Friday, January 18, 2008

Lowenstein On Bernanke

Don't miss this profile by Roger Lowenstein that will appear in this weekend's New York Times magazine section.

Related, is this sort of thing from a senior member of Congress (and, frighteningly, a member of both Appropriations and Budget) supposed to indicate that policymakers are up to the task of crafting a "stimulus" plan that will do more good than harm?

Longer post to come over the weekend, hopefully.


Anonymous Anonymous said...

Marcy...She is from the next district over. She is very dumb. Which actually makes her a pretty decent congresscritter. She's really too stupid to come up with anything too dangerous on her own. She just follows the party line and mouths empty platitudes that the masses like. Amusing though...As a mere political observer, the first thing I do is look at the backgrounds of these people. You can almost predict the decisions they make in advance if you understand their backgrounds. Dumb Marcy had no idea who she was talking you can tell she had some empty platitude lined up to embarass Paulson and make it look like she was being tough on the bad member of the CEO club. When she realized she had the wrong man...well...she had didn't know what to say. Yup...that's Marcy.

1/18/2008 9:48 AM  
Anonymous Anonymous said...

To believe that Bernanke "failed to foresee that the sudden rise in homeowner defaults would have such far-reaching effects," as he was quoted in Lowensteins's profile in the Times, is to believe in fairy tales, or to believe that Bernanke, with access to exponentially more insider information than you or I, is as blind as a bat. One would have to believe that he was totally unaware that the notional value of the OTC credit derivatives market had explosively grown to upwards of $51 Trillion by June, 2007.
Such a belief is, frankly, impossible. How could I, without a single friend at Citigroup, Merrill, Goldman Sachs, or at any private equity firm or hedge fund know something that the fed chairman does not?
The enormous and unregulated secondary market in borrowed money was a weapon of mass destruction waiting to explode, and explode it has. The lack of transparency in the market, coupled with a bogus ratings system, means that participants in the wagering often have very little way of fully ascertaining the real value of the securities involved or the ability of their partners in trades to handle the potential losses.
Bernanke must have known all this. The real question is why he didn't say anything. By remaining silent, he allowed a bad situation to get much, much worse. Now, he is bailing out the gamblers as much as he can, and it's fairly disgusting. Clinton and Greenspan, with Bernanke's support, created this mess, by overturning Glass-Steagall and using the air from one bubble to blow up another. It is impossible to believe that Greenspan did not see the danger. He simply chose to ignore it. If people were lying to the Fed about their practice of bundling sub-prime junk with more secure loans into exotic credit derivatives, Bernanke has good reason to be mad. If so, why is he bailing them out?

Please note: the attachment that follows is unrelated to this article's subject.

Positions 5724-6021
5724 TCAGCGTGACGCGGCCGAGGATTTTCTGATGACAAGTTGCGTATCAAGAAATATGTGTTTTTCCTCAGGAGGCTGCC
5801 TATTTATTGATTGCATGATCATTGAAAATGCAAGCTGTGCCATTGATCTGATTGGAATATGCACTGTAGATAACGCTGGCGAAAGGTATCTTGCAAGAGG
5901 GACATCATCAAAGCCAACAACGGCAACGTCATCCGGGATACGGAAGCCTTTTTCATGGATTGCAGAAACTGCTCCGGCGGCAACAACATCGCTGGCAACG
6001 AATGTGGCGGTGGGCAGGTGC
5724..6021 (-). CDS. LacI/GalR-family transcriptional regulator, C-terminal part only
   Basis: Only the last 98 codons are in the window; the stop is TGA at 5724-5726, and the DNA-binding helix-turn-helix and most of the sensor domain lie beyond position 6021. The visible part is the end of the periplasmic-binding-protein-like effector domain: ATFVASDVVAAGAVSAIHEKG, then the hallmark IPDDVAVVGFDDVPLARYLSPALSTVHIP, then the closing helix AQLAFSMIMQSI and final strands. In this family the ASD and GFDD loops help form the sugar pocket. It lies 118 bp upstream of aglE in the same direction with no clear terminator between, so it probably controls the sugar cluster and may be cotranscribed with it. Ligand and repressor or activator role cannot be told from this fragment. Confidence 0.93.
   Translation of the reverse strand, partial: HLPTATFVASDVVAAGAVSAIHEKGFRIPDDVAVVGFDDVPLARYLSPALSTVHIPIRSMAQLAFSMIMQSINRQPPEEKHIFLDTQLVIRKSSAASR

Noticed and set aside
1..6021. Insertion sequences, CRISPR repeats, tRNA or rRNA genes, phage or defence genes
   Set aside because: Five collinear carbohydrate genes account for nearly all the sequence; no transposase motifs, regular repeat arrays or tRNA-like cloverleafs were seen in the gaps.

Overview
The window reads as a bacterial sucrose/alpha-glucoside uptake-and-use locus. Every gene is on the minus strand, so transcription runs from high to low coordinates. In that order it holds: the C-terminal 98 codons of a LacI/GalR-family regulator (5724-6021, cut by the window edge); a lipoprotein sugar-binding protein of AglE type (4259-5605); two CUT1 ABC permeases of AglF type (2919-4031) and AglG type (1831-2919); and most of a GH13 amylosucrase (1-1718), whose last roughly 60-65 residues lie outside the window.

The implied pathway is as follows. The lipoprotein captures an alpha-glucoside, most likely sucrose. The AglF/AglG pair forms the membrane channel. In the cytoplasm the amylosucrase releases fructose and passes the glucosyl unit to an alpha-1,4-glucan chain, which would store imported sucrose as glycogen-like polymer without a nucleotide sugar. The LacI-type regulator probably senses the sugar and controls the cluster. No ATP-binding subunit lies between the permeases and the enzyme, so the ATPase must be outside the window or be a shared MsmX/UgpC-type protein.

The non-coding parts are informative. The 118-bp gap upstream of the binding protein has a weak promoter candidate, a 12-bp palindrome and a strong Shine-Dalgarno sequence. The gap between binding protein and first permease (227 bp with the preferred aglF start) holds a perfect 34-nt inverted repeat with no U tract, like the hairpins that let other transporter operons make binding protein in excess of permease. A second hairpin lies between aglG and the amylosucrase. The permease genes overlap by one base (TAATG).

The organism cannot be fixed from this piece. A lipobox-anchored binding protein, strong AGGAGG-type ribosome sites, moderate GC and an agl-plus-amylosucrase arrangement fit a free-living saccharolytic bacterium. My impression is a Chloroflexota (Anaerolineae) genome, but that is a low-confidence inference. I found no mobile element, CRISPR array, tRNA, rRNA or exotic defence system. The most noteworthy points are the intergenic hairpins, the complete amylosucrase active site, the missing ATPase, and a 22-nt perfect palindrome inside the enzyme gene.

Furthermore, Bernanke's statement in May that "the effect of the troubles in the sub-prime sector on the broader housing market will likely be limited" was so preposterously ill-informed and wrong, or irresponsibly deceptive that he should have tendered his resignation by now.
The only answer is to tell everybody "Game's over. Time to play by some rules."

1/18/2008 1:08 PM  
Blogger Chris Bray said...

Worth reading -- the press release from Rep. Kaptur's office regarding her encounter with Helicopter Ben. A small sample:

In prepared remarks, Congresswoman Kaptur said, ÔÇťAmerica is facing an economic situation that has the potential to be catastrophic. Because of the poor judgment and intense greed of a few banks, companies, organizations, and, indeed, politicians, the average American has been thrust into economic insecurity."


Congresswoman Kaptur said an economic stimulus package should focus on infrastructure projects to create jobs and consumer spending on American products.

(end quote)

The "average American" had nothing to do with this "subprime mortgage" stuff, nothing to do at all -- some banker dudes just ran up from behind and "thrust" them into "insecurity." So now they need the government to give them money, so they can buy new Wii consoles and stuff, so America can be saved from the bankers.

Fascinating to parse the whole statement for Marcy Kaptur's understanding of cause and effect.

1/18/2008 4:49 PM  
Blogger Jimmy the Saint said...

Interesting piece on "B-52" Ben. Doesn't the Federal Reserve control the printing press? It's interesting that Ben never mentions regulations, which would have helped lessen the crisis. When you start giving loans to people and not have them document income, shouldn't that be a cause for concern? Is Ben too blind to see that? He might be a bright guy, but he obviously only sees what he wants to see(like Greenspan) and disregards the rest. The funniest thing I read in that article was the text book author thought Bernanke was a Democrat. What a hoot!!

1/18/2008 5:44 PM  
Anonymous Anonymous said...

"Game's over. Time to play by some rules."

Oh come on Sifter. It's a bit too late for that! Time to buy gold...pop a bag of popcorn...and enjoy the decline!

1/21/2008 1:25 PM  
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